I can drive to Indianapolis (two hours) or Chicago (three-and-a-half hours), and sometimes I do, but with the cost of gas and parking, I can often beat that price flying locally. Nothing beats coming back after a long travel day and being able to crawl into my bed 15 minutes after my flight lands. 

Check the prices at every airport near you, then figure in fuel and parking costs and see what makes the most sense. Even with park and fly, especially for those traveling solo, spending a little more to fly out of your local airport often makes the most sense.

Other considerations:

Have a friend drop you at the airport so you don’t have to pay for parking.

Being dropped at the door saves time. Driving, parking and taking a shuttle to departures all add time to your schedule.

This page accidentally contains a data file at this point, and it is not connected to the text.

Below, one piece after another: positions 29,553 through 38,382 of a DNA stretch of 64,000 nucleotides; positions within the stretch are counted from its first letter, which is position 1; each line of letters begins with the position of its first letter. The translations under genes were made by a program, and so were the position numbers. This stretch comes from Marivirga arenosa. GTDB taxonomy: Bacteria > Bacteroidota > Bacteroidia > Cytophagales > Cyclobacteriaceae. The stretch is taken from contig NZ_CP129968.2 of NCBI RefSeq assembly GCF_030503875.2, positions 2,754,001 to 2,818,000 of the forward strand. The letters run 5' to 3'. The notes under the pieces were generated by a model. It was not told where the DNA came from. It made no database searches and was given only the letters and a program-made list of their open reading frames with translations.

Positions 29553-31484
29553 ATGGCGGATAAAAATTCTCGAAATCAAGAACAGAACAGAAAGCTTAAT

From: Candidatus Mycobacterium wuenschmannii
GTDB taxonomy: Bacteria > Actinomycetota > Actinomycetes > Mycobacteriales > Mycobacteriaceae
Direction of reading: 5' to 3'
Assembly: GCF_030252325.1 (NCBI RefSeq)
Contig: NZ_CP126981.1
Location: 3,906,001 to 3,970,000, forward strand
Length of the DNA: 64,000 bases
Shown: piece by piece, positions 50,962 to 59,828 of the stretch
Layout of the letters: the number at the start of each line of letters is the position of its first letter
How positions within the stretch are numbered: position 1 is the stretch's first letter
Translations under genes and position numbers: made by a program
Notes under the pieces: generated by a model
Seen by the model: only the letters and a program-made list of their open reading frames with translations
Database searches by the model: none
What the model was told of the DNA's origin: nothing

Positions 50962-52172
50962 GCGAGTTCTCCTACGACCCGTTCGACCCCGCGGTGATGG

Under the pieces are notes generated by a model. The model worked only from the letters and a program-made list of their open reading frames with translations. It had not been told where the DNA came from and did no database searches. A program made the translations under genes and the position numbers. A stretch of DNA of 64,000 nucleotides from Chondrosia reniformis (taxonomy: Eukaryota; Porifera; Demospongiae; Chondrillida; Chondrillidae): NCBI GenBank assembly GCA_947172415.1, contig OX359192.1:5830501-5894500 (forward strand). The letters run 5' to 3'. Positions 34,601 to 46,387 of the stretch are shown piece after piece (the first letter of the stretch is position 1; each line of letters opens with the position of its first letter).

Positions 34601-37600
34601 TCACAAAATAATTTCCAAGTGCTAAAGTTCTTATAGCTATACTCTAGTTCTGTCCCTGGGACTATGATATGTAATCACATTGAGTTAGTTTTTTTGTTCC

Large airports can be complex places to navigate by car. I hate starting my trip stressed out. 

If you live in a big city, consider what combination of transportation might get you to the airport most cheaply, quickly and comfortably.

Julianne:

  • When I’m traveling with my daughter, it’s about the same price and more efficient to make the 35- to 65-minute drive to the airport (depending on time of day and traffic) and park in a long-term lot. At Denver International Airport, daily parking is just $8 a day, and shuttles to the airport are free and frequent.
  • When I’m traveling alone, I’ll get a ride (from a friend or a Lyft) to Union Station downtown, fifteen minutes away, and take the 40-minute train from there to the airport. The train departs every half hour, and it’s about $10.50 each way for a train ticket. It saves someone the round-trip drive on the terrifyingly busy interstate outside of Denver. 

Packing appropriately for plane travel.